Building the Herd – Joe Baird

#15 Joe Baird

Position: Defence

Born: Southampton, Hampshire

Announced as signed: Bison website, 18th June

(c) 5 Hole Photography

(c) 5 Hole Photography

Bison head coach Doug Sheppard gave the Basingstoke fans a double dose of delight this week with the signing of two defencemen, the first of these being the return of veteran blueliner Joe Baird.

Having made 1 appearance for the Beavers in the 1994/95 season, the Southampton born Baird enters his 9th season as a part of hockey in Basingstoke and his 21st in senior hockey.

A product of the Basingstoke junior system, Joe made fleeting appearances with the senior side in the BHL and Superleague. After a productive 97/98 campaign with the Buffalo in what was ED1 (now NIHL), Joe earned a full time roster spot with the Bison on their entry into the British National League in 1998. Joe remained part of the roster through till 2002 and famously scored in both Benson and Hedges Plate finals as the Bison notched back to back wins in the competition and were the last winners.

2002 saw Joe move away from Basingstoke and the start of his time in the EPL with the Wightlink Raiders. After 47 points in just over 100 appearances for the Isle of Wight, Joe moved to Bracknell for the start of the 2005/06 season. 4 successful years with the Bees were punctuated with the 2006/07 league and playoff double under then coach Ryan Aldridge where Joe played 179 games for the Hive based side.

Baird was to team up with Aldridge when he signed for Swindon to start 2009/10. 4 years with the Wildcats yielded 180 appearances and Baird became a popular player in Wiltshire though his last 2 seasons at The Link were hampered by injury.

It was something of a surprise for many when Doug Sheppard signed him in Basingstoke at the start of last season, many pointing towards the signing as further evidence of a presumed low finish for the Herd. Sheppard however instantly gave Baird an alternate captain’s letter on his jersey and Baird quietly went about his work. Arguably one of the Bison’s unsung heroes of the season, Baird tallied 11 points in 54 games and 140 PIMs, his highest season total since winning the EPL with Bracknell. Baird’s season will likely best be remembered for a moment of history repeating itself when he scored the Bison’s 3rd goal in the playoff final win over Manchester Phoenix. He also celebrated his 500th EPL appearance during the season, the second Bison player to do so after Michael Wales.

Joe also represented Great Britain 9 times at under 18 level and 8 times at under 20s where he tallied 2 points.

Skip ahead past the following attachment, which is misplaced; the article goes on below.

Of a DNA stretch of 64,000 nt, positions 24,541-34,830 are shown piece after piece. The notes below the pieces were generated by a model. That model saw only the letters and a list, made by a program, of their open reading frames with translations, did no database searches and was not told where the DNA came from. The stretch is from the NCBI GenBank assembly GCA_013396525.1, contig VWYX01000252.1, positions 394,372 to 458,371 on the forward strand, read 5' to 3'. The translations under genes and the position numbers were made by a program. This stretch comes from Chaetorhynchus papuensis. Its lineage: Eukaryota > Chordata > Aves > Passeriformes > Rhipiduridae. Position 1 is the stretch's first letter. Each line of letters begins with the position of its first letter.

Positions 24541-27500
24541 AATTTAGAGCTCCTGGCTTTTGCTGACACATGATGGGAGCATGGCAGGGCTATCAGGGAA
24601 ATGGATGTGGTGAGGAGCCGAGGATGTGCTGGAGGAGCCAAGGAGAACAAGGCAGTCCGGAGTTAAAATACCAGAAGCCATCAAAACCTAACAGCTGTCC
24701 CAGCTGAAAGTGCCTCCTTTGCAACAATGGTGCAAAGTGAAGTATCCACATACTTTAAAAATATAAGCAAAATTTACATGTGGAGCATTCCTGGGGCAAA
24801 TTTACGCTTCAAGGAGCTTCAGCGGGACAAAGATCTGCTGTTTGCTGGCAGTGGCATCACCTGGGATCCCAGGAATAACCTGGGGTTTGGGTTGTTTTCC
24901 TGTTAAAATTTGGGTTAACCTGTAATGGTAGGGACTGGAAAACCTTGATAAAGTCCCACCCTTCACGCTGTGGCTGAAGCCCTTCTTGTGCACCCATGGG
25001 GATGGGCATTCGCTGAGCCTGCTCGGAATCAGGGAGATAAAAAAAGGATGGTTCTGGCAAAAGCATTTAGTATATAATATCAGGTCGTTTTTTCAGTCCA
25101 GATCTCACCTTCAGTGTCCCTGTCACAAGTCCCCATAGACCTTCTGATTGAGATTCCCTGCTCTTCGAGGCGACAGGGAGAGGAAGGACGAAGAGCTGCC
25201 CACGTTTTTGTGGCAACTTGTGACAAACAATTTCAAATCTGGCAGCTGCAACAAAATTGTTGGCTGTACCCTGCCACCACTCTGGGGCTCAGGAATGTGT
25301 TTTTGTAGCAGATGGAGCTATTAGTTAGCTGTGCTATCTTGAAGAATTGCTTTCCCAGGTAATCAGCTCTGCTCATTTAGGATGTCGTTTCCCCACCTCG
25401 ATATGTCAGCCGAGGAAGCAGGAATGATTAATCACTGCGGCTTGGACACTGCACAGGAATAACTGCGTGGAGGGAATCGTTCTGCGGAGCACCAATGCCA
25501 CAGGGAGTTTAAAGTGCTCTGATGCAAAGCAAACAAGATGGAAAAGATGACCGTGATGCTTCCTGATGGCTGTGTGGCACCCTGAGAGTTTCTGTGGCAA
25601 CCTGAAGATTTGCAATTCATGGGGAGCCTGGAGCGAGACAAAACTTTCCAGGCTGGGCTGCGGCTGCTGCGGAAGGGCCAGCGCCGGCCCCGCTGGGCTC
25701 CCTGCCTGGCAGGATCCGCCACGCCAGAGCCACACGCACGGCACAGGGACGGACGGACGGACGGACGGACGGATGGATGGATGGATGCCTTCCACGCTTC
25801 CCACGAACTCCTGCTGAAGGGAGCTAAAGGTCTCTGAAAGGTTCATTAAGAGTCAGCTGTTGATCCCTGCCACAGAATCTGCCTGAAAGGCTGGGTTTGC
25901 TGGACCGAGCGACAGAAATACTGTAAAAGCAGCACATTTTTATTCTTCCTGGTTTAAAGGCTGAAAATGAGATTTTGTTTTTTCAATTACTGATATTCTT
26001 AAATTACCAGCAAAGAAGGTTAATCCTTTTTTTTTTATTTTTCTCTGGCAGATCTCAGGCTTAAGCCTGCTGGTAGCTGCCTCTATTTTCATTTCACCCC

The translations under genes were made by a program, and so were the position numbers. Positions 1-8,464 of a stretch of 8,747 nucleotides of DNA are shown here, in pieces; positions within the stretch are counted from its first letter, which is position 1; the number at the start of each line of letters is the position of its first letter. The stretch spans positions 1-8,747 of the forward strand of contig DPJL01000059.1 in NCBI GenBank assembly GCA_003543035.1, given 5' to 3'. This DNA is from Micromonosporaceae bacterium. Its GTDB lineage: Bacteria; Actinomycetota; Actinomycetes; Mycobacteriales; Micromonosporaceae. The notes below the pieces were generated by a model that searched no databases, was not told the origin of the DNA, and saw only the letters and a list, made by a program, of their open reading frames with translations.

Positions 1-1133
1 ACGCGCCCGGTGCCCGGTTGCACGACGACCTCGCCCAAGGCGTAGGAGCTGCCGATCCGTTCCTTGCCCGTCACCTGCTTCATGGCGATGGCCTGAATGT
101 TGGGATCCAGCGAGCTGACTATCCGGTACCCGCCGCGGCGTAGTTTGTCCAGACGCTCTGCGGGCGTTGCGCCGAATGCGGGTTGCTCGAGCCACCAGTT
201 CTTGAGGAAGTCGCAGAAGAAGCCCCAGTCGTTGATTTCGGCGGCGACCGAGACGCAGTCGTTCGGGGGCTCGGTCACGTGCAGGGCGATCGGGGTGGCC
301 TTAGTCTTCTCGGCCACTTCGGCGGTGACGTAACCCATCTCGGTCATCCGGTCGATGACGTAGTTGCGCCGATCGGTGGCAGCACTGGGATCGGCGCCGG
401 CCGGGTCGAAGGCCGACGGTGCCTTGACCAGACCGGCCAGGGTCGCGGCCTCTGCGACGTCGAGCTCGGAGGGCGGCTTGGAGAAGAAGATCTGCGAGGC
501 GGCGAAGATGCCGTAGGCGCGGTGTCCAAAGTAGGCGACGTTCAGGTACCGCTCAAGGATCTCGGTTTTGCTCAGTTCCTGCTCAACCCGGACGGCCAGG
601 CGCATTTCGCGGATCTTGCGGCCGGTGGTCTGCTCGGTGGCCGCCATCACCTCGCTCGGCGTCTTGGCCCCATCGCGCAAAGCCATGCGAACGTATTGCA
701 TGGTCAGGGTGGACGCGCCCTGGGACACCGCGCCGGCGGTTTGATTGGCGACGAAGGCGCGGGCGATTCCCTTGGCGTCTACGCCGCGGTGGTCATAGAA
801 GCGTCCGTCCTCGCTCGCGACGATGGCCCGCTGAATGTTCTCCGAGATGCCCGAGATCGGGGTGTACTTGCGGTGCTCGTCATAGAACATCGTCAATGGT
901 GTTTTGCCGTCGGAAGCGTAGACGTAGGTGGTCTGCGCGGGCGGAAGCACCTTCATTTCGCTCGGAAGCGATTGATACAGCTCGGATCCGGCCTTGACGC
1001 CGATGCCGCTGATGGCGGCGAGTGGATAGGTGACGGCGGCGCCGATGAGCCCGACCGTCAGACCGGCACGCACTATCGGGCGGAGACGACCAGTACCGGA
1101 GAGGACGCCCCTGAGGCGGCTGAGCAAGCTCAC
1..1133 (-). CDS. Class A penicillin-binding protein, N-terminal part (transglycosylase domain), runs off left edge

I’ll start with a story; it’s the morning of Sunday 6th April 2014 and I’m sitting in the front room of The Windmill pub in Coventry surrounded by a variety of people and wires as Ben Knight hosts a live edition of the Phoenix Podcast. As Ben’s a true professional, the show is running late and the topic of conversation has turned to the previous day’s events and the Bison’s win over Guildford in the playoff semi final. Someone’s mentioned Nicky Chinn’s performance and before I give Ben the chance to move on, I interrupt because I needed to talk about Joe Baird. I needed to mention that whilst Chinn grabbed the headlines for “that goal”, Baird’s performance had been outstanding and when the Bison had looked shaky, Joe remained unshaken. Not only did I manage to briefly hijack the show down that route but someone (who shall remain nameless…unless you dig out the podcast recording) who readily admitted they didn’t like him as a player was forced to admit the quality of Joe’s play on that day was brilliant.

Everyone will talk about Joe’s goal in the final and rightly so; the habit he has of scoring in big finals for Basingstoke is an interesting anomaly and it was a much needed goal but that semi final stands out for me as a performance that should be talked about but probably won’t.

It’s the curse of the way Joe plays the game in some ways. Permanently solid, low risk, low fuss and thus he doesn’t stand out. Your eyes are drawn to the booming(ish) shot and size of Vantroba or the versatility and quality of Reynolds. Joe Baird has really good positioning, hits well and plays really good outlet passes from the zone and thus doesn’t get the plaudits, not that he really cares.

Some argued that he takes unneeded penalties at times, there’s probably an argument to be made there as he didn’t get 140 penalty minutes by fighting. The joke for many was if Joe would get a hooking call but when. It’s true as well that Joe’s not the fastest guy out there and occasionally, you tug a guy back and you get called. Sometimes you don’t. It will be interesting to see whether his penalty minutes go up or down across this coming campaign. He certainly won’t be used for fighting if needed (hi Matt Selby) and we await how the officials will decide to call borderline checks.

I kind of understand why people who watch Joe Baird on another team don’t like him. He’s a veteran who plays with a bit of an edge and will do what needs to be done to get an advantage. The benefit of a season of watching him helped my appreciation of him grow from “he’s a role player” to “he’s a needed player”. It’s all well and good saying teams need veteran presence (they do) but Joe’s actually a really good defenceman. People won’t like how he plays, people may not even notice he is there at times. All that means is he’s doing his job well. However I do recommend one game where you pay extra attention to him for all the little things that he does. It’s an education in itself.

Welcome back, Joe; all clutch goals are greatly received.

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